Ryonin (良忍)

Ryonin (February 26, 1073 ? - February 26, 1132) was a Buddhist priest of Tendai Sect in the late Heian period and the founder of Yuzu Nenbutsu (Buddhist invocation) Sect. Shoo Daishi.

He was a son of HATA no Michitake who was a feudal lord of Chita-gun in Owari Province. His name (良忍) is also written as 良仁 (Ryonin) and his bogo (priest title) was Koseibo or Kojobo. There exists a view that he was born in 1072.

He became a monk of Jogyozanmai-do Temple of Toto on Mt. Hiei and while engaging in zoyaku (odd jobs), he practiced Fudan Nenbutsu (chanting Nenbutsu throughout the day) under the guidance of Ryoga. He also succeeded Zennin and Kanzei at school of Endonkai (Perfect and Sudden Precepts) and strove for the restoration of Endonkai. When he was 22 or 23 years old, he entered a secluded life at Ohara in Kyoto and devoted to praying to Buddha but in the meantime, he founded Raigoin Temple (Sakyo-ku Ward, Kyoto City) and Jorengein Temple (some assert that Jakkoin Temple was also founded by Ryonin) and completed Ohara Shomyo (Buddhist liturgical chant) by unifying the divided Tendai Shomyo.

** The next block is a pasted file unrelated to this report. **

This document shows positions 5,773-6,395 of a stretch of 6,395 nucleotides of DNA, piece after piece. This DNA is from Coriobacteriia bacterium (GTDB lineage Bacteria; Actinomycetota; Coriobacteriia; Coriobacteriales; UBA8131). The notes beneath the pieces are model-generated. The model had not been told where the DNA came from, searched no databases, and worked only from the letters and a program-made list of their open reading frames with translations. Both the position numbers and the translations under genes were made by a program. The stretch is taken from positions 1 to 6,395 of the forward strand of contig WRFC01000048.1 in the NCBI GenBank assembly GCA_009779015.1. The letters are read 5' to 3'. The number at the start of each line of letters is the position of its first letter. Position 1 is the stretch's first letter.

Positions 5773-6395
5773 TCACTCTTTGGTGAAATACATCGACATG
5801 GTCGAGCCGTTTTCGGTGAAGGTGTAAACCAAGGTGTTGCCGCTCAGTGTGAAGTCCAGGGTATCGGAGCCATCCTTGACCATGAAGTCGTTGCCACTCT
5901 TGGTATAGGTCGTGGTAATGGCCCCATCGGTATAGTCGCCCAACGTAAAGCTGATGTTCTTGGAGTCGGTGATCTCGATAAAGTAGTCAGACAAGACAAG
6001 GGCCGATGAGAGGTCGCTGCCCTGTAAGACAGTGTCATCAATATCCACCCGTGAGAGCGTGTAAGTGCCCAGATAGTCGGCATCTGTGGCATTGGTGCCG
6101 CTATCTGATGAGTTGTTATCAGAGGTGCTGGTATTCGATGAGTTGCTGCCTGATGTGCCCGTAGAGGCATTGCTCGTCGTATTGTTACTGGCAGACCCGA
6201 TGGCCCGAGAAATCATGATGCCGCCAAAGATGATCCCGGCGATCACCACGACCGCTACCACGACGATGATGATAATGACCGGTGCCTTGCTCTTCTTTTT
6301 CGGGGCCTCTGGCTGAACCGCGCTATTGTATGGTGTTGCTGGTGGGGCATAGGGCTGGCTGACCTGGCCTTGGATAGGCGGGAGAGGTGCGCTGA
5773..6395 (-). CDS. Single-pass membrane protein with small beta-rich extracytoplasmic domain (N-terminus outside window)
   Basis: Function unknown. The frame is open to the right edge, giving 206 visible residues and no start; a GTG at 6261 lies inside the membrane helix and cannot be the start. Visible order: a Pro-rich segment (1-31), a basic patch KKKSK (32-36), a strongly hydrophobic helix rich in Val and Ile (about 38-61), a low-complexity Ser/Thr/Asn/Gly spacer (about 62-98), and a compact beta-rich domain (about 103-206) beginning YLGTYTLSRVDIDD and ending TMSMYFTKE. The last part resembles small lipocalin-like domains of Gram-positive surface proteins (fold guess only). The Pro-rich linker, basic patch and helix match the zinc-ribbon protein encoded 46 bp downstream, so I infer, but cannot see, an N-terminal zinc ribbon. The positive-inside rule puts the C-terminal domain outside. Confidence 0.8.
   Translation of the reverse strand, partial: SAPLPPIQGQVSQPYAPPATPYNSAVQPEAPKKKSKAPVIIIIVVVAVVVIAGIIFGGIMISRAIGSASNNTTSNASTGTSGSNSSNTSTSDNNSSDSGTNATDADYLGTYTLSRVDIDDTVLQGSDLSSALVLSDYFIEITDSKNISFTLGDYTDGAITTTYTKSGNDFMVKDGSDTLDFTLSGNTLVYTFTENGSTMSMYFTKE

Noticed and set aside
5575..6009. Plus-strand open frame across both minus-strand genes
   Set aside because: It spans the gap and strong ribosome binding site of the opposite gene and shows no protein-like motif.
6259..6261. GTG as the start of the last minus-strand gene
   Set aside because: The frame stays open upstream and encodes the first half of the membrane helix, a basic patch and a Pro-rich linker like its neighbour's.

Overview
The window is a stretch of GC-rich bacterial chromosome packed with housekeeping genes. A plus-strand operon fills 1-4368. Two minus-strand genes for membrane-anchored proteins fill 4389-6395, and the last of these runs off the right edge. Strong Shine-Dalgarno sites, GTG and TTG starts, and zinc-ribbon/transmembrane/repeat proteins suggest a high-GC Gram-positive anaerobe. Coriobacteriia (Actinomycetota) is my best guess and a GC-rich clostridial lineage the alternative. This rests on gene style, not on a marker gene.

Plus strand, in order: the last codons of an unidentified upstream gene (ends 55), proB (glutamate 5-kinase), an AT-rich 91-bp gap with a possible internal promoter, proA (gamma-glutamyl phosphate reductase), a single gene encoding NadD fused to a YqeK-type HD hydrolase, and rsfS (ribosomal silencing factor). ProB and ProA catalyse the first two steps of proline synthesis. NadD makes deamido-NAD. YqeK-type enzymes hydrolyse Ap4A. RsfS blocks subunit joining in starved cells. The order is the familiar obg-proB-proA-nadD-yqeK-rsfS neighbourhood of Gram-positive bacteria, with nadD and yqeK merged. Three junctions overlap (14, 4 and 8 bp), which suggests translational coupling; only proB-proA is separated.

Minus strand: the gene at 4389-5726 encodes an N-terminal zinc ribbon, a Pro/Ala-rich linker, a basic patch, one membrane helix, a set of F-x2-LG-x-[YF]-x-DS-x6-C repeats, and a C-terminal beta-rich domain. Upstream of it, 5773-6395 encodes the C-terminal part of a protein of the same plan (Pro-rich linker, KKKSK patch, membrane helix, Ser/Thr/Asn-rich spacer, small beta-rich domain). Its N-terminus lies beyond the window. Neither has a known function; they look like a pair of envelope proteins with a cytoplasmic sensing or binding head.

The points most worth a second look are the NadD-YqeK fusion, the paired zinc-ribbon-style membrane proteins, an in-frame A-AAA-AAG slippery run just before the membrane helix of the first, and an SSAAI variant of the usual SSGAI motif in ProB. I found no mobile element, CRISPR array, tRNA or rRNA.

In 1117, he received the manifestation of Amida-Buddha and created Yuzu Nenbutsu based on the thought that Nenbutsu recited by oneself and others can be united with each other or 'Nenbutsu recited by a person can be nenbutsu for everybody,' and thereafter he advocated rebirth in Jodo (pure land) by means of Shomyo Nenbutsu (Invocation of the Buddha's Name) and made propagation at various places while carrying a meicho (name list) that was to be used for recording the names of people who made a connection with Buddha. According to the dream of Buddha's oracle that Ryonin had when he confined himself in Shitenno-ji Temple, he founded Shuraku-ji Temple at the residence of SAKANOUE no Hirono, then the feudal lord of Hirano-sho, Sumiyoshi-gun, Settsu Province (present Hirano-ku Ward, Osaka City), and it was the predecessor of Dainenbutsu-ji Temple, the head temple of the Yuzu Nenbutsu Sect.

In 1773, he was granted the shigo (posthumous name) of Shoo Daishi.

[Original Japanese]